Today I thought we’d talk about the animation systems that we’re using for our upcoming role playing game. The game is being developed using Unity, and Unity provides all sorts of support for 3D models, textures, and animation … but our game is 2D, so what can we do?
Well, if this were 20 years ago, we’d do what we’ve always done and make sprite sheets and page flipping animations … which basically means you draw frame 1, frame 2, frame 3, and then you flip the image from one to the next to create an animation. This method has a couple of drawbacks:
- To make smooth animations you have to have a lot of frames
- Lots of frames take a lot of memory
- Sharing animations between multiple objects is difficult
So we’ve decided to go with a 2D skeletal animation system. For those of you not familiar with skeletal animation, I think the easiest way to describe it is like a paper doll where you move all the body parts to create animations. For a character, there are a series of single 2D images that make up the head, arms, legs and those images are posed around each other on top of a skeleton making your character. Through animation tools and code you can move each of these body parts around independently to make your animations. Each of the body parts are connected to each other through what are called “bones” and they behave just like the bones in your body do, when the arm is rotated the hand moves with it just like you would expect. This has several advantages which really help us out:
- Every animation is smooth and fluid
- Animations don’t take a lot of memory since we’re just moving single body part images around
- It’s easy to share animations between characters as long as they all are built to conform to the same skeleton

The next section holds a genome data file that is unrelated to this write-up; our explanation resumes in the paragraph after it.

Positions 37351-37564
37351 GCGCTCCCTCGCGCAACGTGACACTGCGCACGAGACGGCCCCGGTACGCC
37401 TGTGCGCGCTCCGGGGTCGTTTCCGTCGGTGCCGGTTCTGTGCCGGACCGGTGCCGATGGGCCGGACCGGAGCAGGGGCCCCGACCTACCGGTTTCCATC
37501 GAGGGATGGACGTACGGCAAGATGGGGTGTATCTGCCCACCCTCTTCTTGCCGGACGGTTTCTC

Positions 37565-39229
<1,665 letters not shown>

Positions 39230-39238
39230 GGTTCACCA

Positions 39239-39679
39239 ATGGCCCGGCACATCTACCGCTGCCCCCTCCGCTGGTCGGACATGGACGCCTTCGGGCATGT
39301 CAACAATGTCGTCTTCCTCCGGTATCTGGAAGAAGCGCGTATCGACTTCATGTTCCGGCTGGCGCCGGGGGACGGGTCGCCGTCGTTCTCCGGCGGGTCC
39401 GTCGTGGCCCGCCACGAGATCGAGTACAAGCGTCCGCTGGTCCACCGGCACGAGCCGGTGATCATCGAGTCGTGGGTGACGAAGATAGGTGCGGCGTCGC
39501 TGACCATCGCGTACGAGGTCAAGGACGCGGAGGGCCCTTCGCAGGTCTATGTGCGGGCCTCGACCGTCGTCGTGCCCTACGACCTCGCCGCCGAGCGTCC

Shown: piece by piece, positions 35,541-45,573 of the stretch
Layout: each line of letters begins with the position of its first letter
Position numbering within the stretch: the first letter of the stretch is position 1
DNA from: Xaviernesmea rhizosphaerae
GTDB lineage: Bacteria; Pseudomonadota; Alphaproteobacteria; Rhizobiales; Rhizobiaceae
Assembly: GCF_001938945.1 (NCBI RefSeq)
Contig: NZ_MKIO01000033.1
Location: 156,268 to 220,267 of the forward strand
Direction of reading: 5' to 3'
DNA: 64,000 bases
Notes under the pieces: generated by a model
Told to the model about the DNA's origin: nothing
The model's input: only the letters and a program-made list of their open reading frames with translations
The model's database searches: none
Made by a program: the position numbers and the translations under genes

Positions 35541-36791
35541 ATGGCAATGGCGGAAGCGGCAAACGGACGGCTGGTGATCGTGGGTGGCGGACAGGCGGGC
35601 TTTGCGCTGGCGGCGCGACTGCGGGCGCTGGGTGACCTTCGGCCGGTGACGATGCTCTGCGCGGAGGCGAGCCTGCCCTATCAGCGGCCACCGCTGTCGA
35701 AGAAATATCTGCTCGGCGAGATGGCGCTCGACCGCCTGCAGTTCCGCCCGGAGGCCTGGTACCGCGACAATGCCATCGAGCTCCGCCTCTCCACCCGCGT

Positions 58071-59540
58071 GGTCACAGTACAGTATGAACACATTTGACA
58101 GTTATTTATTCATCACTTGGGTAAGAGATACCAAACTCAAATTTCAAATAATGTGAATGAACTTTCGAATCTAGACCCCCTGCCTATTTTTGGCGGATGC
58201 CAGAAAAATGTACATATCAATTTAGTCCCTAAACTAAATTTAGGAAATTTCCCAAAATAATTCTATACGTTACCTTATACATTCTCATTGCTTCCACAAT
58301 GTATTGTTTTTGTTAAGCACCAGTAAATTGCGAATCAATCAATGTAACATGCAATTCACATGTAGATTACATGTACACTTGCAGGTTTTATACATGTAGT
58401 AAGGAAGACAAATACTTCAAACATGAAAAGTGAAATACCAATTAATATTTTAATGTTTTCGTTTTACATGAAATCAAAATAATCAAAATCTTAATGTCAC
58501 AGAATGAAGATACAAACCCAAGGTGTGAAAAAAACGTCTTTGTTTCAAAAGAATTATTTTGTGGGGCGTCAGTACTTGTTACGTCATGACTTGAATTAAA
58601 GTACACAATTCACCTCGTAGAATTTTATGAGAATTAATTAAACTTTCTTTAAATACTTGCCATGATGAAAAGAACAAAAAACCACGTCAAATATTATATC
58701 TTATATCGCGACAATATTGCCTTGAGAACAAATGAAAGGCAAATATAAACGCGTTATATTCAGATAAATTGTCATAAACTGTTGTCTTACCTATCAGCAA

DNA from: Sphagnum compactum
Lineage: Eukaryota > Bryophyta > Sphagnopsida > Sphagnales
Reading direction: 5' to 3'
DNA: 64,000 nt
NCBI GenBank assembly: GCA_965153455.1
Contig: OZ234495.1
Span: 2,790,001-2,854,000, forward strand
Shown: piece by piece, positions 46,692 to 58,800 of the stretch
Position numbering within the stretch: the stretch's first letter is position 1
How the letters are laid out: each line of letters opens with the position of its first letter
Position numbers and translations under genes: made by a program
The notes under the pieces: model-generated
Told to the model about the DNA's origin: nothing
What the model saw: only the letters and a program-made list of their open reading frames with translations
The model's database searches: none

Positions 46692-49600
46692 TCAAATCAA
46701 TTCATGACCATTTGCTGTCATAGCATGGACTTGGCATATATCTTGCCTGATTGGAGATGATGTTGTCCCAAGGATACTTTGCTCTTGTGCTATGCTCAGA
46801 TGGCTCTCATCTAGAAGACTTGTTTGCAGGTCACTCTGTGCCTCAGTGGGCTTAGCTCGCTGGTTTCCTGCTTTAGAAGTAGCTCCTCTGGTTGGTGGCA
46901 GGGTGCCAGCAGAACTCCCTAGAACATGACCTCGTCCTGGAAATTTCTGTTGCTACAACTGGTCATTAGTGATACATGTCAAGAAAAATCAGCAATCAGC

Spine is a set of editor tools and runtime code for making fluid 2D skeletal animations in 3D engines. The Spine editor is a professional level multi-platform tool that lets you create your skeleton and animate all the parts around using key frames. I can’t stress enough the quality and the amount of polish put into the editor tool, it’s a real joy to work with. There are key frames for rotation, translation, scaling, IK for posing, control of the curves between keyframes and much much more.
The second component of Spine is the runtime which is how you get your animations into a game. Spine supports out of the box an enormous amount of platforms an runtimes. The full list can be found at http://esotericsoftware.com/spine-runtimes, and thankfully they already have a Unity runtime to get up and running right away. Another great feature is that all of the source code for the runtime is included so you are free to modify and tweak for your individual needs, and it’s crucial to have that kind of control over this area of the game since it’s so important.
Spine also has support for what are called “skins”, which is basically a way to swap out images on the skeleton giving you a whole new character that shares all of the animations. With just a little careful planning in your character and skeleton design, this can save you a lot of time.
Check out Spine at the Esoteric Software website www.esotericsoftware.com